David Hockney (b. 1937) is an artist, painter, draftsman, photographer, scenographer, and costume designer. His studies of art history, especially of the techniques of artists from the Renaissance, have made his works esteemed academic source. Hockney was inspired by the Old Masters (canonical European artists from 13th to 17th century). He imitated their formal and content-related methods, as well as a broader artistic attitude. His discoveries in art history (the theory of optical tools) and the introduction of new imaging methods (painting compositions presented on iPad screens) ensured him the status of one of the greatest living artists.
Let’s have a look at some surprising facts about David Hockney’s art.
- Hockney loves Renaissance
Let’s take a closer look at his cycle of double portraits painted at the end of the 1960s. Hockney returns here to the convention of naturalism, using Renaissance and traditional forms of imaging. Despite the use of the newest media and techniques, Hockney still refers to the achievements of the Renaissance artists. As in Old Masters’ pieces, the interiors are furnished with objects whose presence evokes symbolic associations. For instance, in the painting titled Mr and Mrs Clark and Percy, we can see objects like a vase with lilies (an allusion to the scene of the Annunciation), a cat called Percy (betrayal), and yellow pages – the colour of which suggests jealousy, hypocrisy, or a dissolute life. His paintings constitute a kind of an artistic puzzle, and each of the viewers has the ability to make their own interpretation. It is worth to mention that the arrangements of the figures refer to the Renaissance sacred compositions. Hockney marks his presence through certain formal procedures on canvas, he introduces an element of a game with the viewer (such as Las Meninas painted by Diego Velazquez in 1656). Individual objects directly refer to the works of individual authors from the world of art and literature.
- Hockney experiments with Neo-Cubism
As early as 1982, Hockney began experimenting with photographic collages as part of research on Cubism and the ways of presenting pictorial space. This technique was also used in the context of the art of the Old Masters. Van Eyck’s Ghent Altarpiece inspired him to create the painting called Pearblossom Highway. Creating this image, Hockney meticulously moved in the landscape: constructing the composition through photographs with multiple viewpoints that were shot at very short distances. These treatments had the same effect – the width of the landscape and the depth, but were reduced to one plane. Presentation of the topic from various perspectives is an example of Hockney’s interest in the performance of a three-dimensional world through two-dimensional art forms.
- Still lifes play an important role in his artistic development
Commenting on this period of his painting activity, Hockney proclaimed that it was an issue that every creator who wants to experience reality has. This seemingly simple composition, devoid of strict artistic assumptions, liberation, it is a kind of a creative freedom, and it is an attempt that tests one’s abilities in the field of various painting issues. The first period in which a strong turn towards this issue can be noted is the 1970s. The artists deal with this topic in a way of relating to themes popular in art history and their own work. As in the cycle of double portraits, the author created modern compositions with traditional painting forms. Their awareness strengthens and deepens the reception of their works. Another strong turn towards portraying simple objects has been taking place over the 1990s. Hockney considered the subject of still lifes to be important in the context of his own artistic development. It seems that when he was composing still lifes, Hockney focused primarily on their shape and colour, as if he attached more importance to the study of the painting technique itself rather than the registration of objects (like Cezanne or Van Gogh).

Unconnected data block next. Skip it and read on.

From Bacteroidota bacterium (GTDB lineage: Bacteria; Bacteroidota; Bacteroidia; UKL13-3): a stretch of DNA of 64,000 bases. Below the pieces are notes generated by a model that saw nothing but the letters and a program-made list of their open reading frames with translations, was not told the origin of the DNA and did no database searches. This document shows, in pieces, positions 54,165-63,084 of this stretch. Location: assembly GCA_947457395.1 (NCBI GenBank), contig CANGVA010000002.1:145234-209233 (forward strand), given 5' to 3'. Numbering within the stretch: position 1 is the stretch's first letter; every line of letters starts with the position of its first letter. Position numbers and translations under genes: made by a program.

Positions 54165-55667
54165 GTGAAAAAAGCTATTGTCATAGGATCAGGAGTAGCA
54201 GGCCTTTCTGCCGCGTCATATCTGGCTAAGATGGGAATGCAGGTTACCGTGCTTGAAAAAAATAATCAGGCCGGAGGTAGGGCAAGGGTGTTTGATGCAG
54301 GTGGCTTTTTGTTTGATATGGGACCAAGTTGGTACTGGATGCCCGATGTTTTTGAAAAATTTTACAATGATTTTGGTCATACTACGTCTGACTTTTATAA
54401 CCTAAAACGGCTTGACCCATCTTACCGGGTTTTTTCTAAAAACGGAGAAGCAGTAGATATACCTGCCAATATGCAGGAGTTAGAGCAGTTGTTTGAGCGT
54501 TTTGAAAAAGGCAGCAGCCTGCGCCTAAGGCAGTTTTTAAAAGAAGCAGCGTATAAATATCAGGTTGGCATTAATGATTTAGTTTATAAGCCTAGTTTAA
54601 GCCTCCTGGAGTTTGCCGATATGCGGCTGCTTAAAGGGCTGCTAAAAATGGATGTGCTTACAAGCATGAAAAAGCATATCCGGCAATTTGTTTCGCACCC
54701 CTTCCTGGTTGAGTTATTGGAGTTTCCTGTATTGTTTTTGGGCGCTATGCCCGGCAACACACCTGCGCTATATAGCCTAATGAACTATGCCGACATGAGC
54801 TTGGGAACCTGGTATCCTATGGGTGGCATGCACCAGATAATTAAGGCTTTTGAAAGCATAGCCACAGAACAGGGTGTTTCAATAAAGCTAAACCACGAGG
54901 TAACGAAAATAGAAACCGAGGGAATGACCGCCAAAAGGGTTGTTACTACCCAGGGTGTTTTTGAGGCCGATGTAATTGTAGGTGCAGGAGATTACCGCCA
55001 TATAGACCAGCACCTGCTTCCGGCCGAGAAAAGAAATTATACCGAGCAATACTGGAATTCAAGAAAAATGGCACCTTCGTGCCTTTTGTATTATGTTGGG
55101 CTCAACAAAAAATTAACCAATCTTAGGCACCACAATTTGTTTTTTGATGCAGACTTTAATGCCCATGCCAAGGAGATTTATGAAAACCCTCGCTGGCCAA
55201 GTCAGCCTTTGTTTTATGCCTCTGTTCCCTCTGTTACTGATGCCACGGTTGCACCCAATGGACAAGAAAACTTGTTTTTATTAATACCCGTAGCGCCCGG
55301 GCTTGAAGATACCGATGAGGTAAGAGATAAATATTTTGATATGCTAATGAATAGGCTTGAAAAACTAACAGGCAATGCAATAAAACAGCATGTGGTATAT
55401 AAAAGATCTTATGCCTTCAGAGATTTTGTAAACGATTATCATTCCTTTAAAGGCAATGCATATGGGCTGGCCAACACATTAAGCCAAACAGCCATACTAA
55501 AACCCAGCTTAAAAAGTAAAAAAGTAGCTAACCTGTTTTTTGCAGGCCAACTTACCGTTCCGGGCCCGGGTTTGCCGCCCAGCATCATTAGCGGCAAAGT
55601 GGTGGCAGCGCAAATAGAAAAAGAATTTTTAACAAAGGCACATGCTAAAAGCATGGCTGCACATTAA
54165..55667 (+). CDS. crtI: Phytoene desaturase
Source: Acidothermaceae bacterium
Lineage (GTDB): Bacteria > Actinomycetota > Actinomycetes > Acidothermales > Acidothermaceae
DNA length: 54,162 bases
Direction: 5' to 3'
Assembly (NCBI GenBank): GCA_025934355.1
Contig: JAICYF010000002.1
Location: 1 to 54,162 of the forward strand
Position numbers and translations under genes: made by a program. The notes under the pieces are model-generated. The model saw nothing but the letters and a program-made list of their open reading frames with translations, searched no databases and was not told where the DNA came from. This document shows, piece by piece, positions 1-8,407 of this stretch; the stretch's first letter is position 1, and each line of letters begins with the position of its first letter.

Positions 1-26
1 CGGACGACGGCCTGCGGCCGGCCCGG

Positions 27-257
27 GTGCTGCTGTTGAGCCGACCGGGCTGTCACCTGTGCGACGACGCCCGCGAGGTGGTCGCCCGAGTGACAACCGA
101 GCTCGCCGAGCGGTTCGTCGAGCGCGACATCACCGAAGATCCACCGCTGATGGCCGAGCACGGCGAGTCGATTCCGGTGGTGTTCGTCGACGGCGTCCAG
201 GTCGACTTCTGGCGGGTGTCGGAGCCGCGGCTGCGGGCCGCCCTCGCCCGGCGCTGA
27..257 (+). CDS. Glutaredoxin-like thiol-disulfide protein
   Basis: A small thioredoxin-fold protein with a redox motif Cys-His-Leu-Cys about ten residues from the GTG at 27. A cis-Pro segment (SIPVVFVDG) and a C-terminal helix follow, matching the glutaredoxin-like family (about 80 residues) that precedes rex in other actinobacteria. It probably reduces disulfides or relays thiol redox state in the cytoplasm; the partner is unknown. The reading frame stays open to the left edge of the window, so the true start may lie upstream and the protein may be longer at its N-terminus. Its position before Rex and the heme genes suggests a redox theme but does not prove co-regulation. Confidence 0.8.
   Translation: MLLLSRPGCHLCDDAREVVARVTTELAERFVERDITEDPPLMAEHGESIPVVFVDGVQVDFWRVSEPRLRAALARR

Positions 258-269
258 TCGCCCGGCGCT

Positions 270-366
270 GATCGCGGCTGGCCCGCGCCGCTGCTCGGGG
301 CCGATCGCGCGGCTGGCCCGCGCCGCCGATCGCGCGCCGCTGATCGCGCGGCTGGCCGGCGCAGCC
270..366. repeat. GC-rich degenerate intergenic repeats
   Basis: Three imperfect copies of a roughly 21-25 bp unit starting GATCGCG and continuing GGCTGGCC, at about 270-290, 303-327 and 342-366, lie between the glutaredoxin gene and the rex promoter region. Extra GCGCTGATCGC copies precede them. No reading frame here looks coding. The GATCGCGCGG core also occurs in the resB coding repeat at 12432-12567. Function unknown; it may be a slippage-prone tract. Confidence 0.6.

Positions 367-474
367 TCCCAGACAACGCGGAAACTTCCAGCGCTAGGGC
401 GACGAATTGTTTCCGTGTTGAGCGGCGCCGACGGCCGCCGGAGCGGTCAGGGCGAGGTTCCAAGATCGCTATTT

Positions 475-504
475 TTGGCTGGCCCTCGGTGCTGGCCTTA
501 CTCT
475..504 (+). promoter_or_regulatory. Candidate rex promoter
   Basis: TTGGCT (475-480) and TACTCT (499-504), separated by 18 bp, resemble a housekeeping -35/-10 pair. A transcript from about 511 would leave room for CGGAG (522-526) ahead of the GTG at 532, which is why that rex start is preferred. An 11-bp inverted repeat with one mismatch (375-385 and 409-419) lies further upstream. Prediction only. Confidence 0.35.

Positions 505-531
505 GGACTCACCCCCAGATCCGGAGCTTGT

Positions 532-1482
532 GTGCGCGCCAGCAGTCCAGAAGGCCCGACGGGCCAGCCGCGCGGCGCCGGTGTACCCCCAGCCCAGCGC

- David Hockney’s pool paintings inspired movie director Luca Guadagnino’s film A Bigger Splash
David Hockney’s painting A Bigger Splash shows a view of the surface of an open pool against the background of a Californian hill. The composition is harmonious and sedate, the peace of which is disturbed by the titular splash, a ‘big splash’ that explodes a perfectly simple, geometric space.
In A Bigger Splash (2015) by Luca Guadagnino not only the way of framing the landscape seems to be similar, but also the role of the swimming pool as an object where the most important plot twists are played out.
The action of the film does not move forward, the characters do not open up to action – they are closed, so the world around them freezes. In Hockney’s painting, the appearance of human absence is key – no one is swimming or sunbathing, no one is seated in a chair in front of the building’s glass door. However, the splash suggests the presence of someone who has just jumped into the pool. The splash, a mixture of blue and white that is deposited on the canvas and resounds in the film with a loud impact, creates chaos – and with it life.
- His colourful compositions are an expression of cheerfulness and optimism in life
Despite such a great success, based on the interviews with Hockney it is possible to state that the purpose of his art is to simply entertain the viewer, to make them happy. Adopting modest attitude towards such great artistic achievements seems to be akin to content proclaimed by Jan van Eyck. By signing his works, Hockney emphasized that he painted them as he could. This statement seems disproportionate to the professional success that took place in the artist’s time. His paintings are characterised by bright, pastel colours that create vast, harmonious spaces, which undoubtedly has a soothing effect on the viewing experience.